1. Never mix your groceries
Store raw meat and seafood in separate compartments, and fruits and vegetables in different drawers, to reduce chances of food spoilage and wastage. This way, juices from your meat and seafood will not drip onto other foods.
2. Keep it whole
Do not slice raw and uncooked food until you are ready to consume it. When chopped into pieces, fresh meat, fruits and vegetables spoil much faster than whole items. If you are not using up fresh meat in one day, put it in the freezer to keep it fresh.
3. Avoid opening the fridge and freezer doors frequently
When you open your fridge and freezer doors frequently, the temperature in the refrigerator rises as cold air escapes and hot air enters. The fridge’s compressor has to utilise more energy and work harder to make up for the temperature gain. In addition, humid air will enter the fridge and condense as water droplets or frost forms on your food, as well as the insides of your refrigerator.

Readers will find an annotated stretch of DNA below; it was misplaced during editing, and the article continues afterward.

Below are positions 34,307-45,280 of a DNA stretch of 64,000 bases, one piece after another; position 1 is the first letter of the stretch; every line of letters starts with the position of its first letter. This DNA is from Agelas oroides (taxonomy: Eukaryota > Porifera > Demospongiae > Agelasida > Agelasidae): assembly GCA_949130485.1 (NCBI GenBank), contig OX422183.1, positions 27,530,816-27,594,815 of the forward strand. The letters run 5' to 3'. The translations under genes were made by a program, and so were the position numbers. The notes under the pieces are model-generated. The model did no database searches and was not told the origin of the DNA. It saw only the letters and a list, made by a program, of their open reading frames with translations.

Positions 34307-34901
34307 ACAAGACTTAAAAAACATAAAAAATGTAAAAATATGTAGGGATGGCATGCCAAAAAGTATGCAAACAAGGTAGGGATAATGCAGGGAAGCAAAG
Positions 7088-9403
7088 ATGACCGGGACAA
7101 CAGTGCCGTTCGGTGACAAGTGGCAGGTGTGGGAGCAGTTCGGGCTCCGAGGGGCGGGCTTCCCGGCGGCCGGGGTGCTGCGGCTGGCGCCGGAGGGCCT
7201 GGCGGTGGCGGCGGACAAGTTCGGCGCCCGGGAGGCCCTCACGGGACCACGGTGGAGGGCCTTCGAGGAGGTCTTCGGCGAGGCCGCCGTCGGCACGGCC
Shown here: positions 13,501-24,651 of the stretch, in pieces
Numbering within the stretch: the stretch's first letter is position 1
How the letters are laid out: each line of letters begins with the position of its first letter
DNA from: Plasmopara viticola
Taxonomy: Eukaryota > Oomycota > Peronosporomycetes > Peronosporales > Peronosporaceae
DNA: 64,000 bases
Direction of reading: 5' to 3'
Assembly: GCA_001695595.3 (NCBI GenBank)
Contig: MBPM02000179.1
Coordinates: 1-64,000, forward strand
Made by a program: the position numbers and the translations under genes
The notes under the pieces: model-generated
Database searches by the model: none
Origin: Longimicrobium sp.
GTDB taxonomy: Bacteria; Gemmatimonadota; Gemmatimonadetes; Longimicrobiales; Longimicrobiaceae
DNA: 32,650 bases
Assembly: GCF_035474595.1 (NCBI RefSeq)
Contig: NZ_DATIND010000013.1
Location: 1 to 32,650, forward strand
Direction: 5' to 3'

4. Store food in their respective compartments
Keep food where they belong –– most refrigerators have compartments specially designed for each food type.
Store fruits and vegetables in the vegetable compartment, usually located on the bottom shelf. It is also ideal to store dairy products like milk and cheese on the bottom shelf.
Keep meat in the meat compartment and eggs in the egg tray. Butter, margarine, spreads and jams should be placed on the top shelf or the door shelves to keep their texture smooth and velvety.
5. Try an ‘Eat me first’ box
Keep half-eaten packs of cheese and Kimchi in a box that serves as a visual reminder to consume them before it’s too late to do so. It just might inspire you to try out creative food pairings for a quick weekday dinner!
6. Store food in airtight containers
Keep your leftover dinners or opened packets of fresh produce in airtight, leakproof containers to maintain their freshness. Air is the enemy of food, so how you store it is important. An airtight container will keep food from drying out or turning soggy. It also prevents food from developing freezer burn.
7. Know what you should chill
There are many products and fresh groceries we keep in the refrigerator to preserve and extend their shelf life. However, there are certain foods that turn bad fast once they are chilled. Tomatoes, garlic and onions turn soft and soggy once stored in the fridge. Other things that are better off on your kitchen counter are bananas, potatoes, olive oil and honey. Last but not least, never put vegetables in the freezer.